Ringling Bros. and Barnum & Bailey Circus Small Ammo Cage # 72
The twelve cage series of small wagons made from former military ordnance trailers were commonly known on the Ringling Bros. and Barnum & Bailey Circus as the “Ammo” cages. While all of them were generally the same with a cleanout side on the back and four folding panels on the front that opened to create a picture frame type wrap on each cage, there were some differences in their designs. Built in the Sarasota winter quarters during the winter of 1948 / 1949 out of these four wheeled trailers under the supervision of Bill Yeske, the chassis were fitted with dual tires and the box bodies built on top to create the cage.
( Ringling Bros. and Barnum & Bailey Records found in the Circus World Museum Parkinson Research Library )
( 1951 – Conover Set # 13, photo # 264 – Dyer Reynolds photo )
The cages were all painted a brilliant Ringling Red for the years 1949, 1950, 1951 and 1952. When the panels were opened up, they presented a jungle motif of leaves, trees and fauna. Cage # 72 would have two vent openings in the front end left and right of center. The back end had a slightly larger vent on the left side of center. The former trailers were equipped with an “O” ring on the tongue and a pintle hitch in the back which allowed several of them to be pulled at the same time. There was only one access door on the back of the cage. This cage was used in the menagerie from 1949 to 1956 while still under canvas. The animals that were contained therein changed from year to year and sometimes during the course of the year.
1949 – One Nyala
1950 – Two Tigers
1951 – Two Tigers
1952 – Unknown
( Dom Yodice Collection )
In 1953, the cage bodies were repainted from the bright Ringling Red to a light blue. They still had the jungle motifs on the opening panels. In 1953, Two Black Leopards were carried inside. In 1954, the “Primitive Haitian” designs of Bill Ballantine graced the front panels with many cages carrying various designs. While being multi-colored, very few colored photos have ever shown up of these designs.
( 1954 – Bob MacDougall photo – Dom Yodice collection )
The Bill Ballantine artwork was highly unusual and certainly gave the viewing public something to talk about. In 1954, this cage carried Tigers again. In 1955, the cages were all re-painted again. This time the bodies were dark green with a different jungle motif going back on the opening panels. The cage carried Tigers in 1955. Again in 1956, the cage carried Tigers.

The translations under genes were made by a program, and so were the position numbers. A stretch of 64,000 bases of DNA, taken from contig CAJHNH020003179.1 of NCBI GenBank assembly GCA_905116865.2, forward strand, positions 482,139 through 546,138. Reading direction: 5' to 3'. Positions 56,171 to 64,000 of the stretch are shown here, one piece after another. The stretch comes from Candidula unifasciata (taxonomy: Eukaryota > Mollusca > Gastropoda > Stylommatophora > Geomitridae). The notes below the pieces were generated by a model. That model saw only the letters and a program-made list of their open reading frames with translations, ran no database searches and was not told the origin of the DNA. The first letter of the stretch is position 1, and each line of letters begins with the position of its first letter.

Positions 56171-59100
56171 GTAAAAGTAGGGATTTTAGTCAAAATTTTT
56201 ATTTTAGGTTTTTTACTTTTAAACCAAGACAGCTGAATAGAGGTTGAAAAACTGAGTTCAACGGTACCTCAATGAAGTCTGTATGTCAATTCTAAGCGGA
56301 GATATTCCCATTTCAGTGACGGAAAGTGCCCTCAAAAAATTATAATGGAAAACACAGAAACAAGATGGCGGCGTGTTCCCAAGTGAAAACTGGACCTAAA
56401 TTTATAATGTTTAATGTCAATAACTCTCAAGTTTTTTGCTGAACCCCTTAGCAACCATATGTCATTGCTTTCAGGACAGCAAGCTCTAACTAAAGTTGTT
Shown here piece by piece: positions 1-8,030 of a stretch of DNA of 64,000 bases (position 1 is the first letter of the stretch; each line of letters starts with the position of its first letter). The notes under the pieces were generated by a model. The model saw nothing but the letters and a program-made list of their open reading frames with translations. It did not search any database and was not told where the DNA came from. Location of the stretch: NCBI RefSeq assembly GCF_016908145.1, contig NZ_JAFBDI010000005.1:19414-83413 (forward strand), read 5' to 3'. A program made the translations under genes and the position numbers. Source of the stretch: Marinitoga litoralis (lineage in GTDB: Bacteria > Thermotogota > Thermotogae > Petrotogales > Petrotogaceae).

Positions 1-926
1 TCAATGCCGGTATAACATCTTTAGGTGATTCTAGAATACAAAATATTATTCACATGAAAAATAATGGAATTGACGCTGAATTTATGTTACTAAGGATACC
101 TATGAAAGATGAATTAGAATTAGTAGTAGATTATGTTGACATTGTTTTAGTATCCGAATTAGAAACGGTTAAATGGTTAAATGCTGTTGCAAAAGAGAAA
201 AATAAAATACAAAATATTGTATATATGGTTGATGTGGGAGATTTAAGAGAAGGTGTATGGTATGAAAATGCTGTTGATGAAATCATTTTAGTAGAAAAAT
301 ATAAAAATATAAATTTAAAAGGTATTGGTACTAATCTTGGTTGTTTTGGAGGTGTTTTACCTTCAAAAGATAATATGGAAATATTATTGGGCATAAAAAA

On July 16, 1956 in Pittsburgh, PA., the Greatest Show on Earth closed for the final time under canvas. The show was returned to the Sarasota winter quarters. Following a re-organization of the show without a big top, the show continued on playing stadiums and ballparks. The menagerie cages were not used. In 1957, the management decided they wanted the menagerie and Side Show acts to appear in Madison Square Garden and then to follow in the Boston Garden. Cage # 72 was part of this display and carried a Tapir. It returned to the Sarasota winter quarters on May 21st, 1957. In 1958, this cage went up to Madison Square Garden as part of the train that took the initial show’s needs north. After playing in the Boston Garden, this cage along with the others was place at the Pawtucket, Rhode island Zoo. When the 1959 season opened, these cages were all brought back to Madison Square Garden but did not go on to the Boston Garden. After their indoor runs, this cage and the others were then taken to a small zoo in New Jersey run by Bob Deitch. The cage then continued the same journey of going to Madison Square Garden then back to Bob Deitch’s Kiddieland Zoo through 1967.
The Ringling Bros. and Barnum & Bailey Circus was sold on Nov. 11, 1967 to a combined ownership of Irvin and Israel Feld and Judge Roy Hofheinz who called Houston, Texas, his home. Judge Hofheinz had a lot of pull with the huge attraction called Astro World which was right beside the stadium the Houston Astros played in. It was his wish to open a circus themed attraction in his brand new Astro World park which opened on June 1, 1968. The new owners took many of the Ringling wagons that were still around out to Houston as preparation for this park to come. Judge Hofheinz sold the Astro World Park to Six Flags in 1975. The Chassis of this wagons was then taken down the street to Texas Salvage on Holmes Road which was just at the end of Kirby Road, the same road that Astro World was on. P. J. Holmes took some pictures at Astro World over the years which he sent to Jim Caldwell. Jim used some of these pictures in his article “Where have all the wagons gone”
By 1980, Texas Salvage had been closed down and cleared out. Where anything went is unknown but it is certain that it was worthless junk.
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